May 17, 2021
Beech – the underappreciated resource for furniture manufacturing
We are all well aware of the strongly increased prices of various rough sawn timber species such as Oak, Tulipwood (aka Yellow Poplar), Ash, and all types of softwoods such as Pine and Spruce, Fir, etc., which almost doubled. Many of our South East Asian customers face huge challenges due to these extremely high prices and the short supply.
Most of these manufacturers produce medium quality furniture and cannot increase their furniture prices equivalent to the increased raw material prices. The Asian furniture industry faces fierce competition; too many suppliers offer the same range of products; hence it remains a buyers’ market.
The manufacturers are searching for alternative raw materials, and some have resumed using Rubberwood which is still available in decent volumes, especially in Malaysia and Thailand. Others have resumed using local plantation species such as Merkusii Pine from Sumatra, Indonesia, Acacia or Eucalyptus in Vietnam.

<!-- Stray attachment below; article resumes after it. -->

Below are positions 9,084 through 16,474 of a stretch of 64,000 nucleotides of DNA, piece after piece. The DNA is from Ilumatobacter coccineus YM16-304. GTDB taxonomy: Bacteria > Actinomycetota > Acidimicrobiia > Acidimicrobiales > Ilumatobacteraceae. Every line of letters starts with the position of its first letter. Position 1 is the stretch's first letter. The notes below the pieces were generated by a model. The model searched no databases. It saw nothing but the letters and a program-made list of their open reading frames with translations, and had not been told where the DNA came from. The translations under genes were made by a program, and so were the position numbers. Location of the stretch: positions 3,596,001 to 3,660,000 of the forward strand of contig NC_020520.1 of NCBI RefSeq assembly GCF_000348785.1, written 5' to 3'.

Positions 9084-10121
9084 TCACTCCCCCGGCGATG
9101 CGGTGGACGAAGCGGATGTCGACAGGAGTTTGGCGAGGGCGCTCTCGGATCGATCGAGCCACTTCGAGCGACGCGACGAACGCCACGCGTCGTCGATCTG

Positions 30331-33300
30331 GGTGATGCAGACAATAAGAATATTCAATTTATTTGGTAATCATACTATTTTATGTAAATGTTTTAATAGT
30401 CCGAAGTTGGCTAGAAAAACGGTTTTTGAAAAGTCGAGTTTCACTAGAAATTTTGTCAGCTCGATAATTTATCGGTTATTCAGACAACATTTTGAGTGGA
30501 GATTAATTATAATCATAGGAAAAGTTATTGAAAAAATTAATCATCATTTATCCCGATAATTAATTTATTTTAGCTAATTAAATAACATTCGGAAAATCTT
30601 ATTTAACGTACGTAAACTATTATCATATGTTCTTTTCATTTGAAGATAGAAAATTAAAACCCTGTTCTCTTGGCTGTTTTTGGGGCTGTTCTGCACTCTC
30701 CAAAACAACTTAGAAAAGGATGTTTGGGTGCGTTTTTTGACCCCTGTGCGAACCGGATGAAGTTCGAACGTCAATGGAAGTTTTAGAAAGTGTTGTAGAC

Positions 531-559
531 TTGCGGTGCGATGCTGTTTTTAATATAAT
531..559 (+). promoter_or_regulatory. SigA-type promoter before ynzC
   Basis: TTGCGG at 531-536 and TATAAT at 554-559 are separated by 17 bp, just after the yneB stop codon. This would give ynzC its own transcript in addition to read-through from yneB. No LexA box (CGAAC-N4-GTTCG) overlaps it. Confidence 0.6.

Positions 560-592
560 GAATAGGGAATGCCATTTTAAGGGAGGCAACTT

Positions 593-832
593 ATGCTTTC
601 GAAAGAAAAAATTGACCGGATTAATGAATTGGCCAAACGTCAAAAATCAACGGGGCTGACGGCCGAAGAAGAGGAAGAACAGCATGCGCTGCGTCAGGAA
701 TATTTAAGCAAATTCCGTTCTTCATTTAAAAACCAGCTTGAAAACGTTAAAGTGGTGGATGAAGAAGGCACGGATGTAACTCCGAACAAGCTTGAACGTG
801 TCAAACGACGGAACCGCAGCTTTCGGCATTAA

Almost daily, we receive enquiries asking for recommendations of alternative imported species, and we believe that European Beech is an excellent species to make up for the loss. Beech (Fagus sylvatica) is available in abundance in Europe, and rough sawn timber prices remain pretty stable. I have always called Beech “the Rubberwood of Europe” since the usage of Beech in Europe has been as popular and widespread as Rubberwood in South East Asia. Beech is a medium-density hardwood and very strong timber; the grain is closed, easy to machine and can be finished in any colour, stain or paint. Beech is available in a wide range of thicknesses from 25 to 80mm, graded mainly on the presence of knots and red heart, and supplied in short, medium and long lengths. An extra advantage is that many of the European Beech forests are either PEFC or FSC certified. Our expectation is a drastic increase in the demand for Beech starting the 2nd quarter of this year, which could well mean a revival of the use of Beech similar to the early 1990s.